Rossi was actually quite content with the work on Friday. After losing some time on the hard tire, thinking it might be the race tire, then discarding it after it was sliding too much, the Italian then said that a change to the position of the front had made an improvement, helping with feeling at the front and allowing him to do four or five laps at a good pace. Rossi felt reasonably confident of matching the pace of Ben Spies and Andrea Dovizioso, but he feared what the other riders would do. "But you know, it's just Friday, and for sure the other guys in front will improve."
Improvement for Ben Spies might be difficult, the Texan struggling with a trapped nerve. Though immensely painful, he had no idea how it had happened, the pain starting suddenly as he sat at the table a couple of days ago. Physiotherapy was helping a little, but he needed a miracle cure to be truly competitive. Still, 6th overall at the end of the first day was not bad, but Spies was nowhere near 100%.
While everyone struggled with rear feeling at the front, there could be some relief to come next year. A Bridgestone spokesperson explained that the Japanese tire giant was working on a different construction for 2012, an evolution of the tire tested - and greatly appreciated - by the riders at Estoril. That construction is less stiff, and so should provide more feedback and more feel for the riders. Such a new tire could be half the battle for Ducati, as it is precisely this problem that besets the Desmosedici. A little more feel from the front end could accelerate the development of the Ducati, and get Valentino Rossi within reach of the lead group again. From there, the other half of the job - changing the Ducati to improve the front end - should be considerably easier. The problem for Ducati is that the softer construction will also benefit Yamaha and Honda, so Ducati have to hope that they make make the most gains from the new tire.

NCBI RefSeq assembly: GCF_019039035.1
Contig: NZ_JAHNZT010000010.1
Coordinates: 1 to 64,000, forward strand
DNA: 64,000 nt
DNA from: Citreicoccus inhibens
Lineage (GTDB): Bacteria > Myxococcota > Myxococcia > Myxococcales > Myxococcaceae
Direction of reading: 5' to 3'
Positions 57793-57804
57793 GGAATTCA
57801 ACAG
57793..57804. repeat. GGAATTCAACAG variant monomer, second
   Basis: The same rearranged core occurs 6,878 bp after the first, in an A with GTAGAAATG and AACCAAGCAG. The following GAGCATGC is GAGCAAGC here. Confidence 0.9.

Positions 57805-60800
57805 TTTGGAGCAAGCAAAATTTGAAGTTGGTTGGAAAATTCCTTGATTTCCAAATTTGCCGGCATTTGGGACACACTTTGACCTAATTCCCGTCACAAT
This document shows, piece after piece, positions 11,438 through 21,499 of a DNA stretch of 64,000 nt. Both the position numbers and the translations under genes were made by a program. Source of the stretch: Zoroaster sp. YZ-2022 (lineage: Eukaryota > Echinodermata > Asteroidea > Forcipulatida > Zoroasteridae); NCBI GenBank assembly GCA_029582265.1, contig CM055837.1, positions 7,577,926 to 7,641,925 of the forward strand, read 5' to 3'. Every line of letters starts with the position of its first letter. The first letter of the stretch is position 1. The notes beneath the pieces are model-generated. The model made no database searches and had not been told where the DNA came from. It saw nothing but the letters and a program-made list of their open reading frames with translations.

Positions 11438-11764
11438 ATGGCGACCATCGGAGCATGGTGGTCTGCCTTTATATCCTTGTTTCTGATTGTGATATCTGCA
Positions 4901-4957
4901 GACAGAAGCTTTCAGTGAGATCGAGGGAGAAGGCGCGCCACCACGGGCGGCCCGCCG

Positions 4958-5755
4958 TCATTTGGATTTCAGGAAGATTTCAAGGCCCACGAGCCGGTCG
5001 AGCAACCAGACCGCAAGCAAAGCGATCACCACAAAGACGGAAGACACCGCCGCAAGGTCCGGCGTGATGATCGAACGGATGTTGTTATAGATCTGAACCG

Motegi is also an issue, as usual, with all of the riders attending the Safety Commission on Friday evening. The ideal situation, Valentino Rossi agreed with one journalist, would be for everyone to agree on a position and to follow it through. But the first indications from the Safety Commission are that no such agreement was reached. There is still too much disagreement among the riders, and a lot of pressure is being brought to bear by the Japanese factories - though the Japanese factories are keen to deny any such accusations. Marco Simoncelli told one journalist from GPOne.com that if he had a signed contract for 2012, he would not go to Motegi. But Honda are holding out on Simoncelli, delaying the signing of a new contract. This pressure is probably what caused Simoncelli's manager to hint at talks with Ducati, something strenuously denied by the Ducati camp. It is clearly an attempt to pressure Honda into signing Simoncelli sooner rather than later, so that Simoncelli feels free to decide on attending Motegi without outside pressure.
And this goes to the heart of the matter. As veteran Italian journalist Nereo Balanzin pointed out to me, a lot of pressure is being put on a group of young men who are extremely competitive and in the prime of their lives, their early to mid twenties. Men in that age group do not respond very well to being forced into a decision at the best of times, but when the group consists of people with the kind of self-confidence and drive that allows them to achieve at the highest level of sports, they respond incredibly poorly. It looks almost certain that nearly everyone will be at Motegi, but quite a few will be there for the shortest period possible, and there will be much grumbling along the way.